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Andre Carter says hit on Talib looked intentional


Patriots coach Bill Belichick isn’t the only member of the organization who thinks former Patriots receiver Wes Welker deliberately targeted cornerback Aqib Talib on Sunday. Pats defensive end Andre Carter also believes the hit appeared to something other than accidental.

We think.

“Unfortunately, that was nasty,” Carter said, via the Boston Globe, of the contact that some would say was a block and others would say was an illegal pick. “I’m sure the NFL will review that and see what they can do to rectify those particular plays. Fortunately, Talib was able to walk, but if it got a lot more serious, who knows what would’ve happened?
“If you step into the wrong place at the wrong time, it can be very devastating. It looked like it was intentional. But the NFL will review it and, hopefully, Talib will just heal and get ready for the following season.”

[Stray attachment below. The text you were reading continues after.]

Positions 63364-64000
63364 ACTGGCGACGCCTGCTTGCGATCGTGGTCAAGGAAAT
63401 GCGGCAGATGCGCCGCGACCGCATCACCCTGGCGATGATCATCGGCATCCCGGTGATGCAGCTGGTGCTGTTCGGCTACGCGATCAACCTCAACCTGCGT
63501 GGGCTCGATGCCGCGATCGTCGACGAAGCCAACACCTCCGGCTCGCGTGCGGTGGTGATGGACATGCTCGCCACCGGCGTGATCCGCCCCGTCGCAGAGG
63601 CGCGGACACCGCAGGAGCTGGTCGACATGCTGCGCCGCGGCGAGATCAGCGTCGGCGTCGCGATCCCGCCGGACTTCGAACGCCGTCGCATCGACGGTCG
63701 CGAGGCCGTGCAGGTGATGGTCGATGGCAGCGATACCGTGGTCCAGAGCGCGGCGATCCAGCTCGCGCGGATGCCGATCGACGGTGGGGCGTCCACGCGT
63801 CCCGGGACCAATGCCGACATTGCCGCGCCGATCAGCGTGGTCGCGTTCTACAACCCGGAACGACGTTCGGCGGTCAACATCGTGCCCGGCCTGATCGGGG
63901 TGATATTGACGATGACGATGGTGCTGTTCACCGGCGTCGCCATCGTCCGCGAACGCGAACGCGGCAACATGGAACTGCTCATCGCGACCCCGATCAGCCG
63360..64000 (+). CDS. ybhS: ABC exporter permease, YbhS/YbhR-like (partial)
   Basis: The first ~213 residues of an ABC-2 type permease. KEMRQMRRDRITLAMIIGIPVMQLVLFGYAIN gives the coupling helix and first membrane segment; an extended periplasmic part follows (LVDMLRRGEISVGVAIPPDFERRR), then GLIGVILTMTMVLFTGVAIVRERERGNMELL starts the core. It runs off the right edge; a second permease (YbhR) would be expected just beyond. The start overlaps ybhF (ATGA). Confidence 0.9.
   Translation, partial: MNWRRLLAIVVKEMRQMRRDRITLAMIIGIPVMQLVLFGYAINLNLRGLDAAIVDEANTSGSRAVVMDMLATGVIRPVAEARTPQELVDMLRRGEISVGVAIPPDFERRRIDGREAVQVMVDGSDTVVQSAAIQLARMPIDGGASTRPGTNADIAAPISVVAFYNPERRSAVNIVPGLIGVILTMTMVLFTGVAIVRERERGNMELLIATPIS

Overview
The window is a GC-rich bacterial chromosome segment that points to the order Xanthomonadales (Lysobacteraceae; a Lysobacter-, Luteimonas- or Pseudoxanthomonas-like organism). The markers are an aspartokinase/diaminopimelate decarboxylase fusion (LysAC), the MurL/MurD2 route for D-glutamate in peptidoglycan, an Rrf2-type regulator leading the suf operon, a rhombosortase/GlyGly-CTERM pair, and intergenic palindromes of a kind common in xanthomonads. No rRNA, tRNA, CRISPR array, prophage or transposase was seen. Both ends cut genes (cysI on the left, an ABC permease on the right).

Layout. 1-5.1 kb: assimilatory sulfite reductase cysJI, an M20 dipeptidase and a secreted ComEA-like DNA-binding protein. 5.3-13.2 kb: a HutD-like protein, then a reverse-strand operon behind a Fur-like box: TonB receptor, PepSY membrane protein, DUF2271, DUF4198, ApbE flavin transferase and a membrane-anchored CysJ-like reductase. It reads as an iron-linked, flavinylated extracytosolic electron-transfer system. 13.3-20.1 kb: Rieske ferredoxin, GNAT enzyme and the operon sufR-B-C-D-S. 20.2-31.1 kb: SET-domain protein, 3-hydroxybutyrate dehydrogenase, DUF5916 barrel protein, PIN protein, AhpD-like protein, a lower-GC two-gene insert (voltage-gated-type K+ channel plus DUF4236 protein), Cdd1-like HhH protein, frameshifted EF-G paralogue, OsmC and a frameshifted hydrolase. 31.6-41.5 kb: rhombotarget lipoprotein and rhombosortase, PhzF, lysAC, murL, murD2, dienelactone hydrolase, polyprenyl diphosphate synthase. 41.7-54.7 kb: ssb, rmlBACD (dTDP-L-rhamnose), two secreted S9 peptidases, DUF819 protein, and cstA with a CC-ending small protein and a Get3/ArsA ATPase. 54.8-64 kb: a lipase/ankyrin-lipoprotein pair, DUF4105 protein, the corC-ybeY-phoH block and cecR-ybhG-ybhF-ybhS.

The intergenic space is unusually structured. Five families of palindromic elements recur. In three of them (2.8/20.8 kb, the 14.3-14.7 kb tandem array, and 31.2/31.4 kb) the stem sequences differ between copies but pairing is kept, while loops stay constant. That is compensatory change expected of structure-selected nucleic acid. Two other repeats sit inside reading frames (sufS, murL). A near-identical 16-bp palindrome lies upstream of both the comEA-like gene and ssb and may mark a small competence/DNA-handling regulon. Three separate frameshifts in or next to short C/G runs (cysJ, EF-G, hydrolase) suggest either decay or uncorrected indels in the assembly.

Carter seemed to be trying to measure his words carefully, but he ultimately spilled conflicting statements and opinions all over the place.

“Was [Welker] doing his job? I’m sure he was, to a certain degree,” Carter said. “Do I think the hit could have been cleaner? Yes. People will say it was dirty and people will say it was nasty. I can’t really say it was uncalled for, but the play was unacceptable.”

Based on the rulebook, the play at worst amount to offensive pass interference. At best, it was entirely legal.

It was a clean block. There was no helmet-to-helmet hit, and no one could claim that Welker violated unwritten rules by diving at Talib’s knees. On passing plays, blocking of defensive players becomes a foul only if the block occurs while the ball is in the air. In this specific case, it appeared that Welker hit Talib just as the ball was being touched (and ultimately dropped) by the receiver.

If Welker delivered the hit at or after the moment the ball was touched, there’s no foul. If Welker hit Talib early, it’s offensive pass interference -- not unnecessary roughness or any other misconduct that would make Welker eligible for league discipline.

Those realities of the rulebook make Belichick’s comments about Welker even more jarring. Belichick made strong allegations of dirty play against his former player in a public forum, unprompted by any question.

If anyone hears from the league office on this one, it’s far more likely to be Belichick than Welker.